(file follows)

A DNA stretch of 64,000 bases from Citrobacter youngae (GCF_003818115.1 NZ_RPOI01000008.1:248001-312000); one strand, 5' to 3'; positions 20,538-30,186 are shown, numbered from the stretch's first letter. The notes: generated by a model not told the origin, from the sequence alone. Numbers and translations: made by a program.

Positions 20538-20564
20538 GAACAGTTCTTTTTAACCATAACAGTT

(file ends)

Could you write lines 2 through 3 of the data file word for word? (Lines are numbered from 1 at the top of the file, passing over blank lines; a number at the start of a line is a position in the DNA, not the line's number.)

Positions 20538-20564
20538 GAACAGTTCTTTTTAACCATAACAGTT